In Neil Barsky’s documentary Koch, you learn about the story of a man who loved the public life and adored being in the spotlight.

Ed Koch (who died on Feb. 1, 2013 at the age of 88) was the type of man that wasn’t afraid to say “no” when everyone else said “yes.” He was a fearless, outspoken political leader, lawyer, actor, comedian, but most of all, a dedicated New Yorker.

In one of the scenes, Koch reads the words off of his own tombstone: “He was fiercely proud of his Jewish faith. He fiercely defended the City of New York, and he fiercely loved its people.” This scene in the film is one of the more emotional scenes in which Koch reflects on his life.

In many ways, Koch could be seen as a romance between the former mayor and his beloved city. As a man who never married or had any romantic attachments, Koch’s true love was New York City. He gave his life to the Big Apple, and in return she gave him purpose.

Barsky’s film captures clips and commentary of Koch’s career from the beginning of the 1977 election up until his latest award of having the Queensboro Bridge renamed the Ed Koch Queensboro Bridge. Through telling his story as New York’s mayor, the film shows the mutually beneficial relationship between Koch and the city.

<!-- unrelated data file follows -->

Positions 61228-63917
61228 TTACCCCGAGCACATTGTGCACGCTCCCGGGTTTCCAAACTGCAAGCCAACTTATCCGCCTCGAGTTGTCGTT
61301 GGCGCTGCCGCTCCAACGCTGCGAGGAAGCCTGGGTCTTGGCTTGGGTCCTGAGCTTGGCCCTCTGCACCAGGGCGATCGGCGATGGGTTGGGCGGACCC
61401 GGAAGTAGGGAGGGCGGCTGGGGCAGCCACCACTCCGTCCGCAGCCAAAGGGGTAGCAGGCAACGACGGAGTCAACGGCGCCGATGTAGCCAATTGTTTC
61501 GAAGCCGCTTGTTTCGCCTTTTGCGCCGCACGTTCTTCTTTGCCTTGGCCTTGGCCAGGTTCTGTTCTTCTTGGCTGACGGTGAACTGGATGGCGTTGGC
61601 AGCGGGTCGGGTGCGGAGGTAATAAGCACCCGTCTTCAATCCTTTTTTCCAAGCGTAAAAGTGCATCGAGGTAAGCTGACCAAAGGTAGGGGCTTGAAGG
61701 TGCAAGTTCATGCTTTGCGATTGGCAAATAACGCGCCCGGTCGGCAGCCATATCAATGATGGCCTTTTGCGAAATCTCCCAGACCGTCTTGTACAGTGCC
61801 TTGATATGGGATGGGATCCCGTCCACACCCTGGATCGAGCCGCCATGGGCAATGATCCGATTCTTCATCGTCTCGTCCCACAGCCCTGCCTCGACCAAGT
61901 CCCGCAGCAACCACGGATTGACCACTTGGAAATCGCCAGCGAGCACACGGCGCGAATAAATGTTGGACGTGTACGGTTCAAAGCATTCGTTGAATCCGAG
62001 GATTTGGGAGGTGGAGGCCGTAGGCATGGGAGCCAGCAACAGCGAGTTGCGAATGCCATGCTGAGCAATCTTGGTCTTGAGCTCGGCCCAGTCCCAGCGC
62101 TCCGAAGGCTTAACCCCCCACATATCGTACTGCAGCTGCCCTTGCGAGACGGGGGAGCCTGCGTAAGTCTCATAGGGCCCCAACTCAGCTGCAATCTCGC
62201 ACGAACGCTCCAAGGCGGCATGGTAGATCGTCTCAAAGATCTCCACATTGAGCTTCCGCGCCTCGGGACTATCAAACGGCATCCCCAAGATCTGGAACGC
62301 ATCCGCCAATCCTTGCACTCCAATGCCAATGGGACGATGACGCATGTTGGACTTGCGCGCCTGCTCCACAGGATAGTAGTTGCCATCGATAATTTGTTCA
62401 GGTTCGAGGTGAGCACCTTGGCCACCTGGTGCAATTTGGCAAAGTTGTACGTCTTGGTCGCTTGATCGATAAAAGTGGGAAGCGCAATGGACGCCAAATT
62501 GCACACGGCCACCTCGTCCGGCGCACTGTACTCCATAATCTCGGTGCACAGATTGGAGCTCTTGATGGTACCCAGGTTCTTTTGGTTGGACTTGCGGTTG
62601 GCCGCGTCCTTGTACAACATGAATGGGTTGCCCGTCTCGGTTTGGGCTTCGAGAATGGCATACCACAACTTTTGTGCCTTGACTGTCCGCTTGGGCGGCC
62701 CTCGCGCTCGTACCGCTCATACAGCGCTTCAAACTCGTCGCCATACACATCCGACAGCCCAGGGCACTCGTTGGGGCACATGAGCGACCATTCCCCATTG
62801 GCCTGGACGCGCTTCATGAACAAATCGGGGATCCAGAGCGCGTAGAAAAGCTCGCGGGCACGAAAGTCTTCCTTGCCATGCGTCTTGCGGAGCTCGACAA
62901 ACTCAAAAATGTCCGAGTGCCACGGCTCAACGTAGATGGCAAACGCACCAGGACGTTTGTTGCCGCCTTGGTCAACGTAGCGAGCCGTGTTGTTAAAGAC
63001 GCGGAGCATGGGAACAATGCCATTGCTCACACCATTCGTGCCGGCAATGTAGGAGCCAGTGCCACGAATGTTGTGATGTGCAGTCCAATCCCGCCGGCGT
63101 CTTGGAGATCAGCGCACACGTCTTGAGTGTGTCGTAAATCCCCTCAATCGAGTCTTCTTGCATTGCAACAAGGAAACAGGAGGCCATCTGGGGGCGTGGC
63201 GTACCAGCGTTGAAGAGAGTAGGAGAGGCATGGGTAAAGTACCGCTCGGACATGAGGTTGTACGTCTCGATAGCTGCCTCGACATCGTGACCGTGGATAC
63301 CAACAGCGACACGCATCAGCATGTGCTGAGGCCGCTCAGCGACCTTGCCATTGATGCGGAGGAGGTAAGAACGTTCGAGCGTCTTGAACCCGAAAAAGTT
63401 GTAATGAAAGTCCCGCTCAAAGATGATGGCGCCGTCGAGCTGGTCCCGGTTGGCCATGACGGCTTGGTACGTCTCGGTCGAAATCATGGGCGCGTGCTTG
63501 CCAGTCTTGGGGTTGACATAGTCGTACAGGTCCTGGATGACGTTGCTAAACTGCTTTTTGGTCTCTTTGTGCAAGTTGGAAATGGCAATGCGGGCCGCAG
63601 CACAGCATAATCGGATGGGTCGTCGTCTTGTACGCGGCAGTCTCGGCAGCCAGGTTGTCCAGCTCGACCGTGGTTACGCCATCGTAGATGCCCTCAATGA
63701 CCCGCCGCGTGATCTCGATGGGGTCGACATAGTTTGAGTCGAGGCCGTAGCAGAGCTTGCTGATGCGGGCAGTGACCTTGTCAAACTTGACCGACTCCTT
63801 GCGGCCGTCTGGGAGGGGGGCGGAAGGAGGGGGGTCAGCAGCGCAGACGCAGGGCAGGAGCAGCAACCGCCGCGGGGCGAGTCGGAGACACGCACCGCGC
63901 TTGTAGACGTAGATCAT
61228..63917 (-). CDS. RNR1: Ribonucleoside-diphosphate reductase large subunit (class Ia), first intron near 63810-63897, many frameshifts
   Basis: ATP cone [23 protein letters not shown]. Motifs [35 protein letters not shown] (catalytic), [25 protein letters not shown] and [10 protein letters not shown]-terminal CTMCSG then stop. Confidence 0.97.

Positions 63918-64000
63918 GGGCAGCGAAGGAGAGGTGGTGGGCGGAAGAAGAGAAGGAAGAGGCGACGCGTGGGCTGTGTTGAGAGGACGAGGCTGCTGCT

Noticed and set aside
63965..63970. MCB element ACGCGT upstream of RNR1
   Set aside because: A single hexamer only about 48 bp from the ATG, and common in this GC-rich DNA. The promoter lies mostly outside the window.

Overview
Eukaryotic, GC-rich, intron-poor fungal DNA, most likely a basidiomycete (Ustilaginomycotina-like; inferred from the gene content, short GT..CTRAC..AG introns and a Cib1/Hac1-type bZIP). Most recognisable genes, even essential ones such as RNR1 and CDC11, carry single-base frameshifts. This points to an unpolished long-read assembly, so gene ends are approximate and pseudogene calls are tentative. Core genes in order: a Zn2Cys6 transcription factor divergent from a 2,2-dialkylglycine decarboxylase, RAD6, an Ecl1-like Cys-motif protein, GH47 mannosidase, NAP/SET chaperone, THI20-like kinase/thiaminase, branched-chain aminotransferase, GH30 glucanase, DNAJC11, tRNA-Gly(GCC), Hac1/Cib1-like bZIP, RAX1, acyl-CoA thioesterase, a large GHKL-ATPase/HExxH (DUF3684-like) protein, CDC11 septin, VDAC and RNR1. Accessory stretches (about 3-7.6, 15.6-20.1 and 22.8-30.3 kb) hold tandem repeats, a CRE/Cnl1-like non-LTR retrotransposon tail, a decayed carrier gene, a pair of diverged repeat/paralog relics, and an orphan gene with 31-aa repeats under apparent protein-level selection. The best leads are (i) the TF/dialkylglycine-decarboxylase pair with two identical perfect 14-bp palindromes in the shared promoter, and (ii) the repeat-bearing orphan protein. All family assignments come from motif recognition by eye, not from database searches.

The film also highlights Koch’s accomplishments, including his public housing renewal program and winning his third election with 78 percent of the vote. However, it emphasizes some of Koch’s mistakes and provides his personal commentary reflecting the nature of those decisions. For instance, Koch describes how closing down the Sydenham Hospital was a bad decision because of the anger it aroused within the black community and the stain it placed on his administration.

Overall, this documentary tells the tale of a fierce personality that left a permanent legacy on New York. However, under the surface, Koch also tells an even more intriguing story of a public figure’s private life. The camera travels with Koch on his more personal events such as a Yom Kippur celebration with his family and friends. It shows the emotional vulnerability and humanity of a man who never allowed the public to see those sides of him.

Because of this, the film is not only an informative portrayal of a fearless political leader, but also a relatable story of a man’s emotional journey through changing times.

Grade: B